Everyone from apparel shops to electronics manufacturers wondered if their items would be successful online when the internet was initially becoming the e-commerce behemoth it is now. According to clothing retailers and department stores, nobody will want to buy garments they can’t try on beforehand. We already know this isn’t true, but one sector of the economy – art – has withstood the internet’s allure. Here’s our step-by-step approach to selling art online.
Many individuals aspire to be artists, but they don’t know how to make a livelihood selling their work. Perhaps you already consider yourself an artist, but you’re having difficulty making a living from it.
Are you familiar with the phrase “starving artist”? That is not really the case. We’ll teach you how to sell art online and generate money so you can follow your passion while still paying the bills.
As more individuals sell things online, there are a growing number of websites dedicated to assisting you in doing the same with your work.
The sort of art you’re selling will determine where you sell it online. Art includes a wide range of mediums. From sketching and painting to crafts and woodworking, there’s a good possibility you can sell anything and start earning money if you’re good at it.
Here are some of the greatest websites for selling art online that we’ve discovered.
Draint is a wonderful online platform for both artists and collectors. It allows artists to write add blogs, present and sell their art online, and build their customer base by creating contacts and send In-Profile Mails about new artworks, recently sold or soon up for sale. Collectors can use name or interactive map search, search by medium, style or price range all in order to get easier to your artwork.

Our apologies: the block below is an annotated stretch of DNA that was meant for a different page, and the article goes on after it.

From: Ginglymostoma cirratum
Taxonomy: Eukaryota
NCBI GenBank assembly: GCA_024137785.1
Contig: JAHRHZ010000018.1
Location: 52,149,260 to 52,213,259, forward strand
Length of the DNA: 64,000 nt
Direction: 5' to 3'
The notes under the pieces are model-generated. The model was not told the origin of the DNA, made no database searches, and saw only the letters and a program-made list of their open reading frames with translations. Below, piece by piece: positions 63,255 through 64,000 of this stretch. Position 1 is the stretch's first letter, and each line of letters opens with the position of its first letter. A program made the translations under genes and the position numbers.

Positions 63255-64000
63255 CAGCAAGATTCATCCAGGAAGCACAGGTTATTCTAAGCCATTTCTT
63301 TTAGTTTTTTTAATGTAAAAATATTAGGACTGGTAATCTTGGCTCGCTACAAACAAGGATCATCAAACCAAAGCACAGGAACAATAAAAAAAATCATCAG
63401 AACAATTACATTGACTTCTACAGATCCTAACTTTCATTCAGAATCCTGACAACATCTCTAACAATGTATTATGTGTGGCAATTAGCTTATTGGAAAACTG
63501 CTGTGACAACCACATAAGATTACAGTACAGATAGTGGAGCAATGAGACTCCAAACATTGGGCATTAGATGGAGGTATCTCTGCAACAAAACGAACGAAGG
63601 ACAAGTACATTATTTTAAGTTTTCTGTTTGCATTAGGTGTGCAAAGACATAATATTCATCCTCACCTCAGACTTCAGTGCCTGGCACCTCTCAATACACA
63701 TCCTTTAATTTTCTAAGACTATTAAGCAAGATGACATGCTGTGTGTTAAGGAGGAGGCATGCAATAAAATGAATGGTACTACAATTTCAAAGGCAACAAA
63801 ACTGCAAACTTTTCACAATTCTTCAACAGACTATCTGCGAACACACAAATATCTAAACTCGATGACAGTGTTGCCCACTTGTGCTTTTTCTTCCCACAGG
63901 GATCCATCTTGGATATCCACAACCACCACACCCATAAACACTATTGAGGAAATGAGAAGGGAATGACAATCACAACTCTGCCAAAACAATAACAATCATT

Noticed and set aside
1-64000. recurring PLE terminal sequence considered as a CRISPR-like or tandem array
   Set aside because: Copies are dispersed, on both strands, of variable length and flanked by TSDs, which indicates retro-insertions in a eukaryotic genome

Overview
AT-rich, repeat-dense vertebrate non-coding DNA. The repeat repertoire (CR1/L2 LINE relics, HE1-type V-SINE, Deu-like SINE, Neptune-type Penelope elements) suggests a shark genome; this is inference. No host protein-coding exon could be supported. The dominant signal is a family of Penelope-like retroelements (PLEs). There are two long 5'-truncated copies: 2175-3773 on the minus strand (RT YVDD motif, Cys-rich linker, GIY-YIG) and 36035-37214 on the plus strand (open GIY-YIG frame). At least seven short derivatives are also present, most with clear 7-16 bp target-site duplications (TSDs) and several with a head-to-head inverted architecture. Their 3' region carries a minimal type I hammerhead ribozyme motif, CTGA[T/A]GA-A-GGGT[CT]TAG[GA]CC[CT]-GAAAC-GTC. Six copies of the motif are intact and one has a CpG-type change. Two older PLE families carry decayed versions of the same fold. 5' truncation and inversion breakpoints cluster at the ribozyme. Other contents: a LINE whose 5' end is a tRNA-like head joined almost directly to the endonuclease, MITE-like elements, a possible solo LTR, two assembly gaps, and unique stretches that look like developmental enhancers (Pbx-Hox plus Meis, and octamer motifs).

Artfinder is an online platform where new artists may sell their unique artwork, such as paintings, photographs, sculptures, and much more. This site is aimed towards collectors of high-end art. On the bright side, it implies that customers are more likely to pay extra for high-quality work. However, this implies that Artfinder’s requirements for sellers are perhaps more stringent.
To sell on Artfinder, you should first apply, and your entry will be evaluated for quality and uniqueness. You should ideally be self-represented and make mostly limited-edition work, however there appears to be some opportunity for agents and galleries to represent you.
The majority of us are aware of Etsy’s influence. Etsy has aided many artists in turning their art company into a full-time job since its inception. Yes, there are listing costs and a lot of competition, but their website also has a large, engaged community. You should look into selling your art on Etsy if you haven’t already.
Storeenvy is all about finding and linking incredible brands, individuals, and goods. The best thing is that you may use their platform to sell your work for free. It’s not difficult to set up.
Among the most famous venues for selling authentic fine art is Zatista. It’s been published in Apartment Therapy, The New York Times and Architectural Digest, among many others. This is beneficial in terms of revenue and visibility, but it is also more selective in terms of the artists it accepts—the current passing rate is barely 5%. You should apply, and your creation will be judged on its value, commercial viability, and contribution to the broader collection of the site.
Other websites where you try selling your art online are Big Cartel, ArtPal, Artmajeur or Zibbet and you can even try your luck on social media on platforms like Instagram, Facebook, Shopify and many more.
I hope this post has given you some new ideas on how to sell your work online and generate money, which will assist you in making the move from hobbyist to company owner.